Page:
The world’s governments feel the Avengers are abusing their power and hurting innocents. They want to control when and who the Avengers fight. A group led by Iron Man decides to capitulate. A group led by Captain America does not.

Ultimately, the teams face off in an abandoned airplane hanger in the movie’s longest and best action sequence. Seeing Ant Man turn into Giant Man is, well, awesome.

Throughout the film, the action sequences are phenomenal and even though I felt like I was watching more of an Iron Man movie that a Cap movie at times — Robert Downey Jr is just that good — this film just shines. The plot builds, the tension grows and then Chadwick Boseman comes crashing through every scene as Black Panther with a presence and panache that is just begging for a Black Panther movie. But then, so does the new teen-age Peter Parker.

Spider Man’s scenes with Robert Downey Jr’s Tony Stark are among the best of the movie and provide, in a very serious toned film, a bit of levity among the action. Spider Man’s familiar rambling-while-fighting is also welcome and his boy-like ambivalence and surprise at his co-horts abilities was fun to watch.

And did I say the acting was very believable? At least for a movie about a bunch of people who can fly, phase through solid objects, manipulate living energy and wear 500-pound iron suits that fit like tights and can levitate and project energy blasts.

But, by now you want to know the plot. I really don’t want to give too much away, but suffice to say it’s built around a brilliantly schemed plan to divide the Avengers and get them to fight one another, brought about from events from past films, and it also involves Captain America’s long lost buddy, Bucky Brooks, a la Winter Soldier, and Cap’s seemingly never-ending battle to save his 100-year-old bud (if you don’t get the reference, just see the film).

The film does leave us with some questions, especially around Captain America’s clean-cut future, and yes, it does include not one, but two post-credit scenes, so be sure to stick around.

To not spoil them, I’ll say this: if you don’t get the point that Marvel is pointing to its future with Civil War, these will drive that point home.

And if this is Marvel’s future, we won’t be missing Cap and Iron Man and Thor too much when, and if, they’re gone.

The bullpen is stacked. And waiting.

 

CTS-V Kicks Caddy In Gear

Cadillac is an amazing company. It has transformed itself from a stodgy, luxury-leaning brand into something fresh and wonderful.
This 2016 Cadillac CTS-V sedan is something special – and I mean really special. It looks good, it drives well and it has very few things that wrong.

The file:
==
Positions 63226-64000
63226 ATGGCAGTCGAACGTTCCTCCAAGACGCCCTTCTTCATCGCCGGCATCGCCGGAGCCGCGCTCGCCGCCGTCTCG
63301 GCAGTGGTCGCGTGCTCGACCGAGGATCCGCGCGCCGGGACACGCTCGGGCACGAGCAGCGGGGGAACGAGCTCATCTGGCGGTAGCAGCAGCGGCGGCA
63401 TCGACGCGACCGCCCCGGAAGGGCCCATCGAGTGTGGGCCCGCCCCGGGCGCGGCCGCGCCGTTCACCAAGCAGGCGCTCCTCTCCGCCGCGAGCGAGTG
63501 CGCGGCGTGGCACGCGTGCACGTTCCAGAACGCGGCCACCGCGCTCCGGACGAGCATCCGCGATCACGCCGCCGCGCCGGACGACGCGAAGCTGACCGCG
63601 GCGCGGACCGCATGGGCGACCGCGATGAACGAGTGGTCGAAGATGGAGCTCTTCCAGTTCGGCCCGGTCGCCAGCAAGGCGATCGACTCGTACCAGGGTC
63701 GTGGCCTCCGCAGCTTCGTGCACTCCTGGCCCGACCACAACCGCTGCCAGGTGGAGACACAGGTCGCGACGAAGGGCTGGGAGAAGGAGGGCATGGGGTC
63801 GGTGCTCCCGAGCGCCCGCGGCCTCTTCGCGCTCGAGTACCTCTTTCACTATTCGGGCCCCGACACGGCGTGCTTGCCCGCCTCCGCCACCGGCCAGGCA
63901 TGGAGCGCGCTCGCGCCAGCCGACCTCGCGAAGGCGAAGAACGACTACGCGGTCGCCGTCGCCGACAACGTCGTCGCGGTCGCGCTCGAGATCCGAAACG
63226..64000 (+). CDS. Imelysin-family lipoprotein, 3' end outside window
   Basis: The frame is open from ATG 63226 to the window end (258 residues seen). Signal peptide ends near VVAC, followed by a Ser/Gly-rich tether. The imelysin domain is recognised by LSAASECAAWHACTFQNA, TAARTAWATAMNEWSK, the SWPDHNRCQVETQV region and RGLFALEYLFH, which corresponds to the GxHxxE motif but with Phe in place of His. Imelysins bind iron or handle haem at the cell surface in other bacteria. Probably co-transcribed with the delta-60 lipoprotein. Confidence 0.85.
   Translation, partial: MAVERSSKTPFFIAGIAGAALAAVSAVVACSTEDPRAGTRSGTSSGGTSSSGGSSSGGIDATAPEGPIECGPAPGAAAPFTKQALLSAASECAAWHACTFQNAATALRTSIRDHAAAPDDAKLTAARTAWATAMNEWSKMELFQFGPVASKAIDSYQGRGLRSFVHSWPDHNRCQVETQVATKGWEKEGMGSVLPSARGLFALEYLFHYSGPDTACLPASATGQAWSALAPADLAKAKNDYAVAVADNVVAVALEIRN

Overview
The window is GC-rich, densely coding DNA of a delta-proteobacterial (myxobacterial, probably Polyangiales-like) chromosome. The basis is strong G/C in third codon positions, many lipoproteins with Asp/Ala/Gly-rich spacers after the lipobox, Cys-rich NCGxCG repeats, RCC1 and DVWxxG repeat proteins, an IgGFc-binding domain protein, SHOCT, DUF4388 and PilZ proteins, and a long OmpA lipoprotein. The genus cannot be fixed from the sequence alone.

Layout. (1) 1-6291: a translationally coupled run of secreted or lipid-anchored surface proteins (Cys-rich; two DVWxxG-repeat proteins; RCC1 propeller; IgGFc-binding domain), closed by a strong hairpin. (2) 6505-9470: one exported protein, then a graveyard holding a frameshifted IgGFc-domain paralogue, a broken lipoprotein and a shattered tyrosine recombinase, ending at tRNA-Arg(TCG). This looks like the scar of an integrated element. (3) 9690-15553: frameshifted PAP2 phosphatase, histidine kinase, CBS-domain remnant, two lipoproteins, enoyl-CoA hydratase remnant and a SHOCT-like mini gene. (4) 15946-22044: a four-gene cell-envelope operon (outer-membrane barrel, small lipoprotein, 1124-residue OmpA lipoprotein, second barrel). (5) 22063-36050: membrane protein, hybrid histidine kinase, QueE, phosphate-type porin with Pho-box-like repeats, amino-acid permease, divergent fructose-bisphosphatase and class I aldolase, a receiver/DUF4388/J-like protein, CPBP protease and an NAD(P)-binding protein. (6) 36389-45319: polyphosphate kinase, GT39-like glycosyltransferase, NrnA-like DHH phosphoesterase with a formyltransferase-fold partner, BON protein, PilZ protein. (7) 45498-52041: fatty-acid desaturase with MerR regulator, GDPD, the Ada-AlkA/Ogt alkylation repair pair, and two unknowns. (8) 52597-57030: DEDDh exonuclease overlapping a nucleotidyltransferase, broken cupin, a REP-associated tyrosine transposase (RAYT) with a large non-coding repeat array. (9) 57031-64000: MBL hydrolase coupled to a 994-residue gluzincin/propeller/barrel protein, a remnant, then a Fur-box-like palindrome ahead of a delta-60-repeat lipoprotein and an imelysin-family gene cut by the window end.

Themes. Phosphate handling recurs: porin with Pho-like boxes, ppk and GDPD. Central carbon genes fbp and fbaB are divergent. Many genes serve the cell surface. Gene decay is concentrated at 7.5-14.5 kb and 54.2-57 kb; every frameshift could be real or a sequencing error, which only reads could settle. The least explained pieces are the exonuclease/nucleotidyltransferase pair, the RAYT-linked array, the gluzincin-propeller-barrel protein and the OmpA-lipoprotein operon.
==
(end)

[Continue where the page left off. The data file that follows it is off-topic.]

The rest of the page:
Let me start with the good stuff. Look at this beast. The architectural lines that dominate the body are enough to make your drool. I love rounded, swooshy cars but when you get the straight line thing right, well, you get something as handsome as this car. I love the aggressive big grille that state simply, yes, I’m a badass.

CTS interior is well done.
CTS interior is well done.

The interior is almost as yummy. A lot of angles and straight lines dominate, especially on the center stack. It gets a little busy but Caddy stopped just when it should have. The leather seats are certainly comfortable, offering a lot of support which comes in handy when you are aggressively driving this thing. I’m not a fan of the color blue but teamed with the sparkling white exterior paint it looks as if Nautica came up this color choice. I like.
There are loads of things to occupy your time while sitting in the CTS-V. The Bose stereo system is astonishing with a CD, streaming or listening to Sirius/XM. You can hang out on the internet with the built-in WiFi or just flick switches and push buttons all day.
You could if you were not interested in driving. if that’s the case buy a lesser CTS. Nope, you’ve selected the twin-turbo V6 V, which means you want to drive.
Let’s drive. It’s had to put into words how much I love this engine and transmission. A proper six-speed stick would make me delirious but the automatic with paddle shifters does nicely. This car wants to be driven hard, really hard. The 420 horsepower V6 is willing, so willing you can hit 60 miles per hour in 4.9 seconds. Let’’s say the 430 pounds-feet of torque have a lot to do with that number.
Can you fling it around a corner? Check. Can you negotiate twisty roads with the agility of race car? Check. Can you stab the brakes to bail out a tricky situation and come away unscathed? Check. Steering handling and braking – this car is blessed if you are into that kind of aggressive driving.
Ok, OK, but can you live with it on the highway while taking a long trip? Yes. the cabin is tomb quite and you can you adjust the suspension for smooth cruising. Am I describing the perfect car? Hmmmmmmm. Perhaps.
Did I find stuff I didn’t like. Well, the back seat is a tad tight for the segment and truck space is good but not great. I’m thinking hard now. Ummm, well, yep, that’s all I didn’t like.
The CTS-V comes with a lot of stuff. There’s also lots of packages to choose from. My test car had upgraded suspension and brakes, lane mitigation, crash mitigation, smart cruise, head up display, adjustable suspension, upgrade stereo and premium leather seating with sport package. Curiously, when you can’t get a sunroof with a twin-turbo V6.
That put the as-tested price in the upper $60,000 range.
Oh, my.
Yet, the Cadillac CTS-V is a marvelous blend of brawn and beauty, of finesse and power. If this is not what you are looking for there are several other versions of CTSs available. There’s also a lot from BMW, Audi, Mercedes and so on and so forth. Yet, Caddy is being mentioned in those rarified circles. Good for you Cadillac. Good for you.

cross@alldayteh.com